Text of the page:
Practical Information for Exchange Students
We wish you a safe journey to Stockholm and Karolinska Institutet, one of the world's leading medical universities. Karolinska Institutet offers the broadest range of education in medicine and health sciences in Sweden.
Here you will find information to help you prepare for your journey to Sweden, such as accommodation, arrival, and residence permits. For further information about coming to Stockholm and student services at Karolinska Institutet, please have a look at the booklet Useful Facts. You can also read the stories about Swedes and Sweden that Professor Jonas Ludvigsson at MEB has compiled, to prepare yourself before travelling to Stockholm.
Exchange students who come to study at Karolinska Institutet within an established exchange agreement are eligible to apply for accommodation through Karolinska Institutet Housing AB (KI Housing). To get an idea of what the accommodation looks like, please visit the Students at KI-blog, where students have written about housing in Stockholm as well as filmed the locations.
Student Accommodation through KI Housing
KI Housing offers furnished student rooms, most of them located in Solna close to Campus Solna but also near Södersjukhuset and in Vårberg. Once you have been admitted to Karolinska Institutet as an exchange student, your international coordinator at Karolinska Institutet will send you the acceptance letter, which you must upload online at the KI Housing website. As there is a shortage of student rooms in Stockholm, we advise you to apply for accommodation as soon as you have received your acceptance letter from Karolinska Institutet. Please note that Karolinska Institutet cannot guarantee accommodation for all exchange students.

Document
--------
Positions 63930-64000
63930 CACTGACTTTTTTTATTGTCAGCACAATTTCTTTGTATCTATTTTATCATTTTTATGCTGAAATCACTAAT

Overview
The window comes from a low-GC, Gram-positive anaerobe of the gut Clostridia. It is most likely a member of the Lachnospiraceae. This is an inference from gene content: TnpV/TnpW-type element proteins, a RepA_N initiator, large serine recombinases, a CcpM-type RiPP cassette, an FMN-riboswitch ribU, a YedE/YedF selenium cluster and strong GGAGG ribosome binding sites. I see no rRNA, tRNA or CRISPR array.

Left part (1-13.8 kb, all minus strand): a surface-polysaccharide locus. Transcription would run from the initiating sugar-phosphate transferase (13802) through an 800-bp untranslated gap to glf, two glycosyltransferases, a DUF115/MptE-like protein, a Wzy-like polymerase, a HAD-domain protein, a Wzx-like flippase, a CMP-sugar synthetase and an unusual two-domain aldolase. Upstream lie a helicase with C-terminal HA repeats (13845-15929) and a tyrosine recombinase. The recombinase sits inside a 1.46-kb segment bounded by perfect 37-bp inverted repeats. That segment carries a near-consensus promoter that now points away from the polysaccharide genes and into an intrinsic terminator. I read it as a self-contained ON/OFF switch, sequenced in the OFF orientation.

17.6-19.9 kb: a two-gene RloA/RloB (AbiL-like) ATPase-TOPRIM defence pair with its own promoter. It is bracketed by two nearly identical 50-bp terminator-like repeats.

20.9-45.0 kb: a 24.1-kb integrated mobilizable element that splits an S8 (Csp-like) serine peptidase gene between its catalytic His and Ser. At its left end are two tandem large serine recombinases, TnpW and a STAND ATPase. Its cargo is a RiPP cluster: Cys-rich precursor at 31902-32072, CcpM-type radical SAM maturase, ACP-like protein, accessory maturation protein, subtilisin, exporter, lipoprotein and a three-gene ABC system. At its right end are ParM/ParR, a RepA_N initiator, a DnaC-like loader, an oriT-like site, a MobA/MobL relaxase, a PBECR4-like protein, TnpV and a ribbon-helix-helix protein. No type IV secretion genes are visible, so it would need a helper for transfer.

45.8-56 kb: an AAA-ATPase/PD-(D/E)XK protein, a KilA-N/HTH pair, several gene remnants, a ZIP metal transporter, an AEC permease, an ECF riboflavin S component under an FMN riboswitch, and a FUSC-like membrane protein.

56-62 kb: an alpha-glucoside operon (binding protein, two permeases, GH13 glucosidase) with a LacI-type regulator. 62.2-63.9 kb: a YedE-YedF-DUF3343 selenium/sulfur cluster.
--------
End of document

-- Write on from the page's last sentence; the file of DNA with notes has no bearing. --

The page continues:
We strongly advise you to take out a home insurance (hemförsäkring) for your stay in Stockholm. If anything is stolen from your room, or if any property is damaged or lost during your rental period, you are responsible for covering the repair or replacement costs. If you have a residence permit for studies in Sweden for at least 12 months, you can register in Sweden and receive a Swedish personal identity number. With a Swedish personal identity number, you may take out home insurance through any Swedish insurance company.